⭐️How to Write a Personal Statement: Story Basics
Law schools don’t ask you to write a social-issues statement or a legal statement; they ask you to write a personal statement, and the best way to do that is to tell a story about yourself. Why?
- Stories are sticky. An admissions officer is unlikely to remember your stump speech about diversity or your list of meaningful classes and extracurricular experiences. She is much more likely to remember a story that lets your character shine through.
- Stories are more successful. You have to be brilliant to pull off an extended rumination. Even professional writers have trouble making think-pieces feel fresh. Anyone can tell a story, though, and you happen to be the only one who can tell yours.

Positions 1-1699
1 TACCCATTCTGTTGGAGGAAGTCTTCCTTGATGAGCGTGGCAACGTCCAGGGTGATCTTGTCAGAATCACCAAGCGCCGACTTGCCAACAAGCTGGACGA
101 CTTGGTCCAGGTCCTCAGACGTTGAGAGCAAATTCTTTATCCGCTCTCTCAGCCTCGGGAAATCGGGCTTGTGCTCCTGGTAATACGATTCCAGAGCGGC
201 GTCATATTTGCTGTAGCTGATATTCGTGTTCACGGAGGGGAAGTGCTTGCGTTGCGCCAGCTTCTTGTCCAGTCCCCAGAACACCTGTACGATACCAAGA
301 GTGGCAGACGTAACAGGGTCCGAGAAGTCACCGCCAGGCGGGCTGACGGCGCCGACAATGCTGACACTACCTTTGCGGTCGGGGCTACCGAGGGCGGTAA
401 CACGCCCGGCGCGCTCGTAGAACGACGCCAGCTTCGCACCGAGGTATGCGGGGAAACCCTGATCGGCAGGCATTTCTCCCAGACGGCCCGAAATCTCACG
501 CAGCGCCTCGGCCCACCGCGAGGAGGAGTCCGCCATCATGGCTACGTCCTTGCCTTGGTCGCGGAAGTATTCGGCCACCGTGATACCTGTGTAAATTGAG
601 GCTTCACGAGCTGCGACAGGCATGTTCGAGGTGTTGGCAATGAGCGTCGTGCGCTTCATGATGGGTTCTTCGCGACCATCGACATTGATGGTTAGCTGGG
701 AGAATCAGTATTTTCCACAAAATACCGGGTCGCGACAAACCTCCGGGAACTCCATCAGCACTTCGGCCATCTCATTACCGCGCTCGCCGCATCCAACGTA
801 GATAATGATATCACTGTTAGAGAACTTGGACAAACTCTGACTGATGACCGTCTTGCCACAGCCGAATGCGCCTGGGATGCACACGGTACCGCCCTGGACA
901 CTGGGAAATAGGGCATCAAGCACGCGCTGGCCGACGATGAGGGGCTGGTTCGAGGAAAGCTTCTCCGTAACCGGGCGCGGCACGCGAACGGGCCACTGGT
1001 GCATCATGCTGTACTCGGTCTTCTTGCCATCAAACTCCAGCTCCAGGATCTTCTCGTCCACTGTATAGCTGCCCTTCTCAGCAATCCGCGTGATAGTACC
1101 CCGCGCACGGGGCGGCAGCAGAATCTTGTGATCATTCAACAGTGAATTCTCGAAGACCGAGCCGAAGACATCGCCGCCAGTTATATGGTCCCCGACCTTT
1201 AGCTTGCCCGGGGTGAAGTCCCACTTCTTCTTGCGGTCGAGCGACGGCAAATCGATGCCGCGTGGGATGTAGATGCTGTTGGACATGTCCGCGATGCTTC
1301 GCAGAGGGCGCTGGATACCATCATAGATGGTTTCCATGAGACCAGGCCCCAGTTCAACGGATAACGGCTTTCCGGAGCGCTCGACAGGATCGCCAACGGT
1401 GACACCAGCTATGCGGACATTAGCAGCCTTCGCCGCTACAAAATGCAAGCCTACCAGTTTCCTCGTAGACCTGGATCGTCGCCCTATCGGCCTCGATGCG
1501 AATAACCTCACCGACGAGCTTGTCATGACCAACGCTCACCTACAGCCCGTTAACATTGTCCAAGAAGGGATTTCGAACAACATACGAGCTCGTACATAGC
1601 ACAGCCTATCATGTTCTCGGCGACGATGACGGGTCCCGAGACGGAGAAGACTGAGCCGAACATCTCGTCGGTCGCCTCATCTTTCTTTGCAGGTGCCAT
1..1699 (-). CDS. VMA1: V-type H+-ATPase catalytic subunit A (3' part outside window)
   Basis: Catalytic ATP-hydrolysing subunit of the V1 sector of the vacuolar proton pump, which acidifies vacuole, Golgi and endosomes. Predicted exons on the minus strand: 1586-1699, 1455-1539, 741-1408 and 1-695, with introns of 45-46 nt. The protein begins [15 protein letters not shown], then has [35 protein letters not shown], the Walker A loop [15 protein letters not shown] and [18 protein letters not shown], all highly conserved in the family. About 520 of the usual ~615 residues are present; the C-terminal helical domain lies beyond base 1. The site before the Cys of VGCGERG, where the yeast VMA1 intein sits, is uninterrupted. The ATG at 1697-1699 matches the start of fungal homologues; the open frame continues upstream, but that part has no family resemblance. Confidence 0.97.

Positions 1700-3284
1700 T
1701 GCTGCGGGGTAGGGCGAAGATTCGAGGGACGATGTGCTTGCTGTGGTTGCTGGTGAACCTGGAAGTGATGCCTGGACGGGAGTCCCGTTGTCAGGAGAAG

- Stories send the right signals. You can’t make an explicit argument that you’re thoughtful and interesting. You can, however, be thoughtful and interesting on the page by telling a good story about yourself.
But how do you tell a story?
My definition of a story is simple: something happens, and you learn or grow. Here’s the math: story = event(s) + lesson.
The events don’t need to be dramatic. An essay about catching butterflies could be just as compelling as an essay about catching white-collar criminals. I remember a great personal statement about a plaque in a library. The event was tiny: the narrator read the plaque. But when you’re choosing an event, size doesn’t matter. It’s what you do with it that counts.
As far as the lesson goes, you don’t have to say “I learned,” or “I realized.” But one way or another, you must show the reader how the event came to shape you.
If a school asks why you want to study law, your task is to tell a story about your motivation. Show the committee the whole arc of your decision. What set you on this path, and how did you arrive at this moment?
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